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Individual Works

Aaron Curry, Weird Wave with the Sun in Its Eye, 2022

Aaron Curry

Weird Wave with the Sun in Its Eye, 2022

painted aluminum and synthetic polymer

40 5/8 x 15 3/4 x 15 1/8 inches

(103.2 x 40 x 38.4 cm)

Press Release

David Kordansky Gallery Los Angeles is pleased to present Metal Plastic Paint, an exhibition of new sculptures by Aaron Curry, on view from September 17 through October 22, 2022. An opening reception will be held on Saturday, September 17 from 6 to 8 PM.

In new aluminum sculptures rendered at both medium and large scales, Curry continues to investigate the spatial and material tensions between artistic mediums and modes of mark-making. While certain components of these objects—the abstract shapes they contain, as well as their rivets and other details of their industrial construction—invite associations with modernist public sculptures by Alexander Calder, their aluminum fabrication preserves a delicate sense of Curry’s hand, paradoxically evoking the immediacy of painting or the handcrafted aesthetic qualities of wooden sculpture. These works originate as drawings in Curry’s sketchbook; the sketches are then rendered digitally and constructed as paper maquettes. These alchemical transformations allow the artist to maintain the warm, idiosyncratic presence of his gestures in a fixed and durable metallic material—freezing them, Medusa-like, in painted aluminum.

If Curry’s substantial aluminum sculptures reflect the monumental proportions of mid-century municipal sculpture, in contrast, six sculptures installed on pedestals in the West gallery shift to a more human scale, foregrounding a surreal, seemingly improvised compositional flair. The biomorphism of their organic forms and irregular shapes is infused with humor and irony, subverting and subtly critiquing modernism’s austere, formalist sensibilities.

Curry’s use of color also contributes significantly to this pervasive sense of critical playfulness. Each of the six pedestal-based sculptures establishes a striking contrast between two or three colors, often juxtaposing pastels and jewel tones: matte pink and sharp turquoise, muted periwinkle and eggplant purple, heather gray and citrus-hued orange. These contrasts are both chromatic and material—the sculptures’ aluminum components are painted in more muted pastels, while bolder, more saturated colors appear as drooping lumps or spheres of plastic that perch upon or dangle from the aluminum constructions like birds on a wire.

Curry has long used his own signature as a way of both paying homage to and poking fun at modernism and its heroic aspirations, self-reflectively considering his own proximity to—and distance from—art historical narratives about authority and the longstanding posturing of “great,” mostly white male modern artists. Here, the signatures—often executed in three dimensions—appear in a variety of unconventional forms: “A. Curry” scrawled in the negative space within a cluster of scribbled lines cast in aluminum; the letters “AC” rendered as gray bubble letters hanging from a length of pink chain. Such unexpected flourishes reposition the artist’s signature—historically a marker of authenticity and value—as a winking joke or kitschy trinket, but they also become spaces for formal experimentation where Curry’s interests in subverting expectations about space, volume, and flatness find complex new expressions.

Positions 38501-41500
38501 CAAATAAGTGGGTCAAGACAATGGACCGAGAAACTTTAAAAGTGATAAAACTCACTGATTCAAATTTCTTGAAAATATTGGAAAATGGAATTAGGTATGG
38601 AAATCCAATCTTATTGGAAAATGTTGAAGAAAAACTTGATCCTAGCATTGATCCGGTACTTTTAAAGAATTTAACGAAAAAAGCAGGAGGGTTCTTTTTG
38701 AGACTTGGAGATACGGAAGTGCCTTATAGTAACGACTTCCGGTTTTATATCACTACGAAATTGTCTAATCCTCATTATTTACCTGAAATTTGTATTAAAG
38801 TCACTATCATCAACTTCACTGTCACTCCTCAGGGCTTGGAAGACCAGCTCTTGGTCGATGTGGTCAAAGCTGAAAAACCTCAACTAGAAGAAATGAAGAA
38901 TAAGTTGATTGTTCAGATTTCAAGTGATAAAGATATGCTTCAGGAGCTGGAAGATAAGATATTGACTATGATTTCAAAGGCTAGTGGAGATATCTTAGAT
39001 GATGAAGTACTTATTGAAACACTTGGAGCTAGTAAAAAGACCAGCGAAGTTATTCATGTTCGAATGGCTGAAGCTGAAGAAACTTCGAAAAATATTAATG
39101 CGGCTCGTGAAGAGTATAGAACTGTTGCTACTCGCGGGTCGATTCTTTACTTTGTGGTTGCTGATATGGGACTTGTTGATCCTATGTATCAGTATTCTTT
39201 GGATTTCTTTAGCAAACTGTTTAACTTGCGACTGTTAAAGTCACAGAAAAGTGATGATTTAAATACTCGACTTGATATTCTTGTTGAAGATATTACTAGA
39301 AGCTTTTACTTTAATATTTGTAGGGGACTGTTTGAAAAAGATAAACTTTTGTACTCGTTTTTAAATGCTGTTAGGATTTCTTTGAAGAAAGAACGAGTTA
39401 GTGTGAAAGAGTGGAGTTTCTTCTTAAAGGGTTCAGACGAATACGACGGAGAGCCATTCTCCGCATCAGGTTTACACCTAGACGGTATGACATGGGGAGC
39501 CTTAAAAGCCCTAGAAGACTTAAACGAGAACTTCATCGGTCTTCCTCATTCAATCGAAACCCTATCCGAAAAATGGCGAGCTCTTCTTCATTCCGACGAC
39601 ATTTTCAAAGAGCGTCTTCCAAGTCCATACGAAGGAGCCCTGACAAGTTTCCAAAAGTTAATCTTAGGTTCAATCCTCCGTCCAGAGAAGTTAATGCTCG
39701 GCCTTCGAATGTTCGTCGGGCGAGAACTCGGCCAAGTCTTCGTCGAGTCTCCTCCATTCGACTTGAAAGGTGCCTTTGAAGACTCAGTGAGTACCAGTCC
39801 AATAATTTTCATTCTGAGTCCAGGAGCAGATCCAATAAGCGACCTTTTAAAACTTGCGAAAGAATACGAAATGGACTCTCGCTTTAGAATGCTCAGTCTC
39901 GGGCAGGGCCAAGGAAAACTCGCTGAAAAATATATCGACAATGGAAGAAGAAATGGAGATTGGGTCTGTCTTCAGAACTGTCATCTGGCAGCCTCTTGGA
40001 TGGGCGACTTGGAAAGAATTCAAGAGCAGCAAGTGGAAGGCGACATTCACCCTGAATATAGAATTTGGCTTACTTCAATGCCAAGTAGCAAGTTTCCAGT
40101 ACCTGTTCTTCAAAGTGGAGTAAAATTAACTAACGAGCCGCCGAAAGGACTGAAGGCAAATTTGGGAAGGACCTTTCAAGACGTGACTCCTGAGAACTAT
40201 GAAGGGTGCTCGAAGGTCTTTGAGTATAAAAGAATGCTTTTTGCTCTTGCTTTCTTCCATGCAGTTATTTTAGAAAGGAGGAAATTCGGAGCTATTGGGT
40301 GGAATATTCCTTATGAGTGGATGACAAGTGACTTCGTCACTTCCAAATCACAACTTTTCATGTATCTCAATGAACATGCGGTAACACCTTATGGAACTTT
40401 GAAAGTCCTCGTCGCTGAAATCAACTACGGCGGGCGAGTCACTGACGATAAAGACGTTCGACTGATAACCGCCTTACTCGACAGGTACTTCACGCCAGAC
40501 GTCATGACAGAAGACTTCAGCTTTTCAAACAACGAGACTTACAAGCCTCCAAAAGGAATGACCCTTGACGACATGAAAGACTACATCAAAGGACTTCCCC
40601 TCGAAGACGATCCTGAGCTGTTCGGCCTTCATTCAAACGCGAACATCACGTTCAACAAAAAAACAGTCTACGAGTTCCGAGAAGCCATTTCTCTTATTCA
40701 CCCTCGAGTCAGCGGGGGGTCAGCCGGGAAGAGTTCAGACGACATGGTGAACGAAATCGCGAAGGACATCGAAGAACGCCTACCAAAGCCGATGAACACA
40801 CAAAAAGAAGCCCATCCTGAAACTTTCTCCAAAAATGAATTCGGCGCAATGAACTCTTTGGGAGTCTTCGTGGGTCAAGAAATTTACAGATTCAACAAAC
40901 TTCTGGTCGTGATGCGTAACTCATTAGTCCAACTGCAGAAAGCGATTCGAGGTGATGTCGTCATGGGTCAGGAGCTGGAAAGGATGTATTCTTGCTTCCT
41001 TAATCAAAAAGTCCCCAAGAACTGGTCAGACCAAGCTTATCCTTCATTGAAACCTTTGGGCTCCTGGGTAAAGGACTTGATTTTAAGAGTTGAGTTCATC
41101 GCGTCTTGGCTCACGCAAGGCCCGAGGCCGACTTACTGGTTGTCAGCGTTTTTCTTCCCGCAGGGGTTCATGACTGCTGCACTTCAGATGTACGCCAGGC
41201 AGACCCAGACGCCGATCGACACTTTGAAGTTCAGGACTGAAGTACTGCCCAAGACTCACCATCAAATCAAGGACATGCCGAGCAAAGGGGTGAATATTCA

Two new large-scale aluminum sculptures are also installed in the gallery’s courtyard, providing an opportunity for Curry to address the variable conditions of an outdoor context, not to mention the relationship between public spaces and images in the public imagination. The improvisatory origins of their forms take on particular meaning in settings where light and other conditions are themselves inherently unpredictable. Despite their monumentality, the sculptures are accessible and approachable, their sci-fi-infused otherworldliness tempered by a down-to-earth compositional sense that establishes connections with viewers on physical, intellectual, and intuitive terms alike.  

For two decades, Curry has foregrounded such connectedness by posing questions about where visual art resides in contemporary culture. Rather than deny its place in the museum, gallery, or art history book, however, he has shown how these spaces are permeable to any number of other influences—including movies, cartoons, underground comics, video games, and regional symbols—and how art’s form, as well as its content, can change as a result. The new sculptures on view in this exhibition exemplify the ways in which Curry brings an awareness of this expanded field to each stage of his process; the breadth of their reach is matched only by the unmistakable and idiosyncratic nature of his vocabulary and his material touch.

Aaron Curry has presented solo exhibitions at the deCordova Sculpture Park and Museum, Lincoln, Massachusetts (2017–2021); McNay Art Museum, San Antonio, Texas (2019); STPI Creative Workshop & Gallery, Singapore (2018); Bass Museum of Art, Miami (2018); Rubell Museum, Miami (2014); CAPC musée d’art contemporain de Bordeaux, France (2014); Lincoln Center for the Performing Arts, New York (2013); and High Museum of Art, Atlanta (2012). His work has been included in group exhibitions at Pinakothek der Moderne, Munich (2021); de la Cruz Collection, Miami (2019); and Jing’an Sculpture Park, Shanghai (2018). Curry’s work is in the permanent collections of the Hammer Museum, Los Angeles; Minneapolis Institute of Art; Montreal Museum of Fine Arts; Museum of Contemporary Art Chicago; San Francisco Museum of Modern Art; and Seattle Art Museum, among many other institutions. Curry lives and works in Los Angeles.

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